Sandoval spent parts of 3 injury plagued seasons with the Red Sox, where he had a combined batting average of .237, and when they finally decided to release him last year, the team was stuck having to pay him just over $40 million to make him play elsewhere.

11 Carl Pavano

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The New York Yankees are one of the most iconic and successful teams in all of professional sports, but just because they have won 27 World Series titles, does not mean that they have not made some costly mistakes. While with the Marlins, Carl Pavano helped the team win the World Series, and thanks to that performance, the Yankees signed him to a 4-year, $39.9 million contract.

Pavano's entire time with the Yanks was marred with injuries, which included bruised buttocks, and those injuries resulted in him making just 26 starts over those 4 years, where he put up a nice 5.00 ERA.

10 Shin-Soo Choo

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We have seen quite a few players come from Asia to have lengthy MLB careers, and when Shin-Soo Choo decides to retire in 2020, he will have played in the Majors for a good 15 years. The reason why he will retire, is because he will be 38 when his 7-year, $130 million contract with the Texas Rangers comes to an end, and despite Texas' recent woes, he has performed well for them.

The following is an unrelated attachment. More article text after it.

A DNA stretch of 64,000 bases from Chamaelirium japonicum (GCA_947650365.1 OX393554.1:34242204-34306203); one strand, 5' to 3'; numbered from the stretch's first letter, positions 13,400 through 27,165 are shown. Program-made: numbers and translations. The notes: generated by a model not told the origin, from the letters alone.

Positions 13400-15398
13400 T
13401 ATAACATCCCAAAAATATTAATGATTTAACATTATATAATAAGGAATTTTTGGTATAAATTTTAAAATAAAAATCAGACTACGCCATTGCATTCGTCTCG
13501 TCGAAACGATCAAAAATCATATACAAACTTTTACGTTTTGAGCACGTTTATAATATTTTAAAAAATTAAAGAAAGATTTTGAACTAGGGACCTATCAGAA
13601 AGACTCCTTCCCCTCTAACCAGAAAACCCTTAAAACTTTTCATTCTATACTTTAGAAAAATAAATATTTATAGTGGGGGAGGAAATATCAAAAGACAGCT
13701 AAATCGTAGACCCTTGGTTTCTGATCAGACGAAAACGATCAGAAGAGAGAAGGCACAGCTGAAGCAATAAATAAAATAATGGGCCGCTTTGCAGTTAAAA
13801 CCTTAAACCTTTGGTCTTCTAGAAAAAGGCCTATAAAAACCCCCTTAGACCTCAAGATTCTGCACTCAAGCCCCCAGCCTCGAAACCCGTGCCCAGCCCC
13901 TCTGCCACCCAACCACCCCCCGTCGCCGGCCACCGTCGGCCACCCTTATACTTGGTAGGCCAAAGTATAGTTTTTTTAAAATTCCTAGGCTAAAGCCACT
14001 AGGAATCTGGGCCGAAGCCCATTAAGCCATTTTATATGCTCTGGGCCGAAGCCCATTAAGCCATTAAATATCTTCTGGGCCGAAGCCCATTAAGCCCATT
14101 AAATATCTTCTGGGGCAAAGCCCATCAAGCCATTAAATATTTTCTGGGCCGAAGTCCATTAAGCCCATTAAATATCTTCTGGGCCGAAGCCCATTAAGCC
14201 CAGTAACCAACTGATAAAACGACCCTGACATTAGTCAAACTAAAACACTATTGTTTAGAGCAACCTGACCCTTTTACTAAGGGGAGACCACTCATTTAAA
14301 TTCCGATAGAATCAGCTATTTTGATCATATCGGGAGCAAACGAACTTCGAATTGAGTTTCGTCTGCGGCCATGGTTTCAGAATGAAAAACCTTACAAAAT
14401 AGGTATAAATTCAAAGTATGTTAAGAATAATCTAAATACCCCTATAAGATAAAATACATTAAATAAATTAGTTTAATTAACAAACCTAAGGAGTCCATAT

The problem though is that he is being paid superstar money, and when he has a paltry 5.1 WAR and a lowly .779 OPS, he is by no means a superstar.

If the re-building Rangers want to get any pieces for him in a trade, they are going to be forced to retain most of the $45 million he is still owed.

9 Chris Davis

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The Baltimore Orioles are having a terrible season, and by the looks of it, they will not be getting better anytime soon, and a big reason for their poor performance lies with the faith they put into their first baseman, Chris Davis. Baltimore may have acquired Davis via trade in 2011, but when he became a free agent in 2016, they made sure to re-sign the home run hitter, giving him a 7-year deal worth $161 million.

In 2016, he hit just .221, and .215 in 2017, and this year his average has dropped to under .160, making him the definition of overpaid.

Because of his bloated contract that will give him over $21 million until he is 36, he is virtually untradable, which will really hurt Baltimore salary wise until 2022.

8 Yasmany Tomas

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As we all know, the U.S. and Cuba have had a rather tense relationship for several decades, but that has not stopped Cuban baseball players like Yasmany Tomas from making a life for themselves by playing in the MLB. Prior to the 2015 season, the Arizona Diamondbacks signed the slugger to a 6-year, $68.5 million contract, and based on his 2016 performance, it looked like a good deal, but thanks to an injury plagued campaign last season, his career may have been completely derailed.